U.S. Department of Energy (DOE) - all webpages (Extended Search)

    Flexibility Reserve Reductions from an Energy Imbalance Market with High Levels of Wind Energy in the Western Interconnection J. King and B. Kirby Consultants M. Milligan National ...

  2. Large Fleets Lead in Petroleum Reduction (Fact Sheet)

    SciTech Connect

    Proc, H.

    2011-03-01

    Fact sheet describes Clean Cities' National Petroleum Reduction Partnership, an initiative through which large private fleets can receive support from Clean Cities to reduce petroleum consumption.

  3. Reductive Capacity Measurement of Waste Forms for Secondary Radioactive Wastes

    SciTech Connect

    Um, Wooyong; Yang, Jungseok; Serne, R. Jeffrey; Westsik, Joseph H.

    2015-09-28

    The reductive capacities of dry ingredients and final solid waste forms were measured using both the Cr(VI) and Ce(IV) methods and the results were compared. Blast furnace slag (BFS), sodium sulfide, SnF2, and SnCl2 used as dry ingredients to make various waste forms showed significantly higher reductive capacities compared to other ingredients regardless of which method was used. Although the BFS exhibits appreciable reductive capacity, it requires greater amounts of time to fully react. In almost all cases, the Ce(IV) method yielded larger reductive capacity values than those from the Cr(VI) method and can be used as an upper bound for the reductive capacity of the dry ingredients and waste forms, because the Ce(IV) method subjects the solids to a strong acid (low pH) condition that dissolves much more of the solids. Because the Cr(VI) method relies on a neutral pH condition, the Cr(VI) method can be used to estimate primarily the waste form surface-related and readily dissolvable reductive capacity. However, the Cr(VI) method does not measure the total reductive capacity of the waste form, the long-term reductive capacity afforded by very slowly dissolving solids, or the reductive capacity present in the interior pores and internal locations of the solids.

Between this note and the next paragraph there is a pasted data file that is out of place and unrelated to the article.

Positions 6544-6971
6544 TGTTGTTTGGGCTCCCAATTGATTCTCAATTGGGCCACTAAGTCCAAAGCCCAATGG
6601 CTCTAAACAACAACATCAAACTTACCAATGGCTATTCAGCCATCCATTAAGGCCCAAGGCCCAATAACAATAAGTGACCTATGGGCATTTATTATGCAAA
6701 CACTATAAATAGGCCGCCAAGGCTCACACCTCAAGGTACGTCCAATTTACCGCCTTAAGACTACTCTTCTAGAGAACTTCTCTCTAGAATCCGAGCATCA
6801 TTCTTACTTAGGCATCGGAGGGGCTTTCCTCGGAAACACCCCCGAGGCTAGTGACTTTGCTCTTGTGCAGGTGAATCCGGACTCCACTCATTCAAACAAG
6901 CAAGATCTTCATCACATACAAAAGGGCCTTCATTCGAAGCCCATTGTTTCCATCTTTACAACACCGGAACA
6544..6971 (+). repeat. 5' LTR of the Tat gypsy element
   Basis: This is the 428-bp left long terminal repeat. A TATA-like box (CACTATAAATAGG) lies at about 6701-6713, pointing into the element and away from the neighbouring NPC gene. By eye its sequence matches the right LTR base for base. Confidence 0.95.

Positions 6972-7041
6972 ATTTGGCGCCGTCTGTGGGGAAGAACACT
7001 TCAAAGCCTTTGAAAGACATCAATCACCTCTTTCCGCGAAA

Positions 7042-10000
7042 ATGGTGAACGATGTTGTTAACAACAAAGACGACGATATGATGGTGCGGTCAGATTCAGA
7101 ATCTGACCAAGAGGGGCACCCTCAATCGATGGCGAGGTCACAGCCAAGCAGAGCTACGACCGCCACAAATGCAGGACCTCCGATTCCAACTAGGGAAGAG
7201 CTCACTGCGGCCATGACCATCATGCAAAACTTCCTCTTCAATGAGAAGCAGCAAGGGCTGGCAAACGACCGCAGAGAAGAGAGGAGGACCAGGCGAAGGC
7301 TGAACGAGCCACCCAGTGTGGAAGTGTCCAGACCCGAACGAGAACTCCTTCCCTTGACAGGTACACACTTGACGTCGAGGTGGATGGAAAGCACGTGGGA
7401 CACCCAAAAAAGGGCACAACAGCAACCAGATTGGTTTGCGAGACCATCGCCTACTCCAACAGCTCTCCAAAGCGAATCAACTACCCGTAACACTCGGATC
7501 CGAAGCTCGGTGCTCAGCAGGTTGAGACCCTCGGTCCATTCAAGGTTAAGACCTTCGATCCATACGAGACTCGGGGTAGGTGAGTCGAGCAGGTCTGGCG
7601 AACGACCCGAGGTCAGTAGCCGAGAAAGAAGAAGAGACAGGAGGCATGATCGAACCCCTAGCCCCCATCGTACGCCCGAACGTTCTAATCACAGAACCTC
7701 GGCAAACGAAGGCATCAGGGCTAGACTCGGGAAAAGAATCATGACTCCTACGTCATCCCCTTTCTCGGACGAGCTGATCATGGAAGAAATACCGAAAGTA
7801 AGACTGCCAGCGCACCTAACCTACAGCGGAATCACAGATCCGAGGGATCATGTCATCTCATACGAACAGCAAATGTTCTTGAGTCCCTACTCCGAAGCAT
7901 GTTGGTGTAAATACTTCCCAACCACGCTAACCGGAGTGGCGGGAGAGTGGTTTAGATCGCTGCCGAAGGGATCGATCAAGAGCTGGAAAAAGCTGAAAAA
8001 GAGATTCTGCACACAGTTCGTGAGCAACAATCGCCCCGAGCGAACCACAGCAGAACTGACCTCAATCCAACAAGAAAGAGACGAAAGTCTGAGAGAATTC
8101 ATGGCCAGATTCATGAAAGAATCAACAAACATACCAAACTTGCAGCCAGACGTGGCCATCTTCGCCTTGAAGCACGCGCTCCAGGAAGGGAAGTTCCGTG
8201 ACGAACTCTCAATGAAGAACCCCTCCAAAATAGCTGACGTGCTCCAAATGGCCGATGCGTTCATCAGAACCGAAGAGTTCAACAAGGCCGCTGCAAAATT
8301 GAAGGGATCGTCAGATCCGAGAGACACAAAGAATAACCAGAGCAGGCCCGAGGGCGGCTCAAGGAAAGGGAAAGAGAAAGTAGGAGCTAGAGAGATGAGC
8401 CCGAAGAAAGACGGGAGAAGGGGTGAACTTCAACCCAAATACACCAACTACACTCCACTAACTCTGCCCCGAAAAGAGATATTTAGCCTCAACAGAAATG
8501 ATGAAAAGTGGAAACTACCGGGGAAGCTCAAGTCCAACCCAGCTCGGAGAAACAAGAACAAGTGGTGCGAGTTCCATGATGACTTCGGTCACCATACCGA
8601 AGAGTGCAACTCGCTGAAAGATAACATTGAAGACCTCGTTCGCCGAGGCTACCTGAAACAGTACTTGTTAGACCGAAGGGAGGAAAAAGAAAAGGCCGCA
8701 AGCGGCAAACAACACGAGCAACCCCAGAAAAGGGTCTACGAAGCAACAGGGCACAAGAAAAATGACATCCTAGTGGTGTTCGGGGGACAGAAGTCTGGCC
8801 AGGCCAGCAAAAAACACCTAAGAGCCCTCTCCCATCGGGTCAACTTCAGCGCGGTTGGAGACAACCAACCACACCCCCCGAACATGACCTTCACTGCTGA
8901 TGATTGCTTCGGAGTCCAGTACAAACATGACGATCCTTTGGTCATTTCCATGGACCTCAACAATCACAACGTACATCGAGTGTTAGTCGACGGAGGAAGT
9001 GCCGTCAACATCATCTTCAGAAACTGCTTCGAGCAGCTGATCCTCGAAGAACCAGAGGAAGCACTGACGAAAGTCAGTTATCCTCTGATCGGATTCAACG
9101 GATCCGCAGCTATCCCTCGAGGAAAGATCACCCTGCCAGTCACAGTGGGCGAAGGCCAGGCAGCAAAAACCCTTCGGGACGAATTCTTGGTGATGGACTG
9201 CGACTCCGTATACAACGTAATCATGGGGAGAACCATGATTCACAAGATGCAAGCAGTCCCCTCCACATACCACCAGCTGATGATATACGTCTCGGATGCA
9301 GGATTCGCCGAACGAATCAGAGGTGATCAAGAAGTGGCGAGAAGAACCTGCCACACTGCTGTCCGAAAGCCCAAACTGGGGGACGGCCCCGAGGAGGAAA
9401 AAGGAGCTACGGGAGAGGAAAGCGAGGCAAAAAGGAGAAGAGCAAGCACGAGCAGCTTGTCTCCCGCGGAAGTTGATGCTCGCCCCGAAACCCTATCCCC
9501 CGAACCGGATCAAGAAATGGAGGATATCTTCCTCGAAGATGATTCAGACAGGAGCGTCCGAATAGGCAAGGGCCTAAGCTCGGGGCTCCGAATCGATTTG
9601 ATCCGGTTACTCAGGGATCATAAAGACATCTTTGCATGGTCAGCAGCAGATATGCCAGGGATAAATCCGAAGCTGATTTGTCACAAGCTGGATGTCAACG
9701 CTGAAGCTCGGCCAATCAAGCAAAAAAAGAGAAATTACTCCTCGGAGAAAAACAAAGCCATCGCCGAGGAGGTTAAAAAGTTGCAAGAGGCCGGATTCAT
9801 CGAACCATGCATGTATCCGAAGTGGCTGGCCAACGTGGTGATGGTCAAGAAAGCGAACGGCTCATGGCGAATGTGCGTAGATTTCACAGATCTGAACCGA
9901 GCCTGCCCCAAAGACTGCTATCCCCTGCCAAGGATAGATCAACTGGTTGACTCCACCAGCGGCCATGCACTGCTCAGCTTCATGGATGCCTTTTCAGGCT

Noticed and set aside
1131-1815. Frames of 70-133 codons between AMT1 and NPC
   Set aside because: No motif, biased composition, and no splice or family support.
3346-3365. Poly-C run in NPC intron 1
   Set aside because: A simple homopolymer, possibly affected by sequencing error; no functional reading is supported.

4. Bridging the Divide Between Poverty Reduction and Climate Change...

    OpenEI (Open Energy Information) [EERE & EIA]

    Bridging the Divide Between Poverty Reduction and Climate Change Through Sustainable and Innovative Energy Technologies Jump to: navigation, search Tool Summary LAUNCH TOOL Name:...

  5. Concomitant thionation and reduction of graphene oxide through...

    U.S. Department of Energy (DOE) - all webpages (Extended Search)

    Concomitant thionation and reduction of graphene oxide through solidgas metathetical sulfidation reactions at high temperatures Authors: Jeon, K.-W. and Seo, D.-K. Title:...

  6. Energy for Poverty Reduction and Sustainable Development: UNDP...

    OpenEI (Open Energy Information) [EERE & EIA]

    Poverty Reduction and Sustainable Development: UNDP Energy Documents and Publications Catalogue Jump to: navigation, search Tool Summary LAUNCH TOOL Name: Energy for Poverty...

  7. Engine Friction Reduction Through Surface Finish and Coatings

    Energy.gov [DOE]

    Opportunities exist for friction reduction in piston rings and valve trains using durable, advanced material technologies, such as diamond-like carbon (DLC) coatings, and new lubricants.

  8. Fossil Fuel-Generated Energy Consumption Reduction for New Federal...

    Office of Energy Efficiency and Renewable Energy (EERE) (indexed site)

    Buildings Fossil Fuel-Generated Energy Consumption Reduction for New Federal Buildings and Major Renovations of Federal Buildings Document details Fossil Fuel-Generated Energy ...